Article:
How fast can I cycle an AC SSR?

There is no harm in turning on or off a zero-crossing SSR at every zero crossing.

I did exactly that once in a system that had to control 24 heaters simultaneously. The control algorithm produced a 0-255 value proportional to how much each heater was supposed to be driven. The low levels used a Bresenham algorithm to decide each half-cycle whether each heater should be on for the next hal-cycle. It worked very well.

No worries switching on and off at 120 Hz, but as you mentioned you are hard limited to a pulse width of 1/120 Hz. If you are running directly from a wall switch, you are ok using 1/2-cycle as your minimum pulse width, but if running through a transformer, use an even number of half cycles to prevent having a DC bias.

Pulse width modulation is a natural here since your pulse rate is always going to be a multiple of 120. In a heating application, a 8-bit PWM with feedback turning "on" once per 2.13 (256/120) seconds and "off" on a 120- or 60-second boundary should be good if the load resistance is appropriate.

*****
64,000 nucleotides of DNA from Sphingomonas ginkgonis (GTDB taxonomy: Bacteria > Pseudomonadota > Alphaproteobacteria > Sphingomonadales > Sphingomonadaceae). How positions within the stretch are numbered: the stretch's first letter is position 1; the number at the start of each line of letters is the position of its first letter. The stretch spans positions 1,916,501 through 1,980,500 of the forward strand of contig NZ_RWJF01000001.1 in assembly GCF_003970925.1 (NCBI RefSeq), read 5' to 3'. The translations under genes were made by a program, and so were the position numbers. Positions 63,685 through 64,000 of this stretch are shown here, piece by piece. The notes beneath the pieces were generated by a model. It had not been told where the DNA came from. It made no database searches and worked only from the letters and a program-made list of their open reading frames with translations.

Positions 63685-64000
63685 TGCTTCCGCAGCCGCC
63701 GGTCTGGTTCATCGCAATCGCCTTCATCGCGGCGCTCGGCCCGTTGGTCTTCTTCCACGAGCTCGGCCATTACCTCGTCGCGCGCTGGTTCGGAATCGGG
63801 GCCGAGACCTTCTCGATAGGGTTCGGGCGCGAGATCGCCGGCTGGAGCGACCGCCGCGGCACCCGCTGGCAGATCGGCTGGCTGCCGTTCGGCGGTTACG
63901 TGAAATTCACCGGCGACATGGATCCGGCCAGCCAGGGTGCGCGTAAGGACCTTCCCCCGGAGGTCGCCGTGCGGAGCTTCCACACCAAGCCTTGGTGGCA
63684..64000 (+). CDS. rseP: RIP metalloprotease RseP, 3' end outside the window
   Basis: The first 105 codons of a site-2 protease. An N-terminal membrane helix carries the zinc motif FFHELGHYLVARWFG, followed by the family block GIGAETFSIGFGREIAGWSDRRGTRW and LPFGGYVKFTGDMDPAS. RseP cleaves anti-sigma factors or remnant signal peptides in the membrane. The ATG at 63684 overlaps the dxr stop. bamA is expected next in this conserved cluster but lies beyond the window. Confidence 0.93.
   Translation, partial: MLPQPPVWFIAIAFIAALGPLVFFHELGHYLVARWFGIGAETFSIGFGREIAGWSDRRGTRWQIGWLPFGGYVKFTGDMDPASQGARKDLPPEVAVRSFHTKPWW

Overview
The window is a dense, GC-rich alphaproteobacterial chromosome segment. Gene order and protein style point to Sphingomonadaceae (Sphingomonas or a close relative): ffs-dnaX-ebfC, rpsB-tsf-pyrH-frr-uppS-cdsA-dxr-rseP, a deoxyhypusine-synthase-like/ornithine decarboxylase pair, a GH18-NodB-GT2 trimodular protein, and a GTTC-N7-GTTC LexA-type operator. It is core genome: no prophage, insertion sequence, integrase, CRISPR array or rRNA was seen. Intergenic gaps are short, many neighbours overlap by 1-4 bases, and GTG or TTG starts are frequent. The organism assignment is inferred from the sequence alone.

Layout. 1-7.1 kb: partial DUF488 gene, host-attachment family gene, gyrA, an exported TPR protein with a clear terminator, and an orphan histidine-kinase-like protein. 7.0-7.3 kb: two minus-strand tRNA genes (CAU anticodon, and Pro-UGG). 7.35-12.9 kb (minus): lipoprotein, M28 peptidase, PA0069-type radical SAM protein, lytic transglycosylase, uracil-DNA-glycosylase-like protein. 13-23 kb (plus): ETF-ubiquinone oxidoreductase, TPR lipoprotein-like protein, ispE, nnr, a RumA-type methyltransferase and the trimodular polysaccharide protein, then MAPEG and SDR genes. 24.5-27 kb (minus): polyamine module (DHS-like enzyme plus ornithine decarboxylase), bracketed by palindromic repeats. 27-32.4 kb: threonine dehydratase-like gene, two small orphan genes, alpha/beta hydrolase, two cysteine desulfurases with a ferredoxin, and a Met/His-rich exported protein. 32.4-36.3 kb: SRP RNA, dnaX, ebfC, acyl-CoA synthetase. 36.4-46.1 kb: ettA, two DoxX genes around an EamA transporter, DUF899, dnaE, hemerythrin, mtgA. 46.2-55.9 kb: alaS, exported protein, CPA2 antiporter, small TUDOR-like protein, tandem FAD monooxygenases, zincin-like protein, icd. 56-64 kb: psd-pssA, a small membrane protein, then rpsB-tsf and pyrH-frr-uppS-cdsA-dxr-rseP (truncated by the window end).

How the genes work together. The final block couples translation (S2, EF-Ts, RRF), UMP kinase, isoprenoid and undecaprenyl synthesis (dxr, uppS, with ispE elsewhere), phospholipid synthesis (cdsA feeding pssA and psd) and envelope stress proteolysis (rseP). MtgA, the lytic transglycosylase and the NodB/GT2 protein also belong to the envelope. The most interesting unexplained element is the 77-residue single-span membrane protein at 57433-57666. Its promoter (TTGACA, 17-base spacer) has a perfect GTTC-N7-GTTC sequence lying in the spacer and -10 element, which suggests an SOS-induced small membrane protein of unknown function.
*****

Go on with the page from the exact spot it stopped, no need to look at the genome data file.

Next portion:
I agree with @JackCreasey there is nothing in the datasheet that says zero crossing.

You could get aliasing, depending on your frequency. The SCRs will stay on for the remainder of the half-cycle regardless of when you trigger them.

I suggest going with about a 2 second cycle minimum, especially if you don't want to synchronize to the mains zero crossings, a bit more would be better. Unless you have a really, really good reason that's plenty fast enough for thermal setups. Often 10-20 seconds is more than good enough (except for things like IR heaters which change temperature significantly in seconds).

About a 2-3 second cycle is worst-case for causing thermal fatigue on the power semiconductors. We saw a multi-million dollar screwup some years back caused by the die bonds fatiguing causing overheating and failure (in the on-state typically) of the power semiconductors. Modern ones are better, and it helps to keep well away from the maximum rating.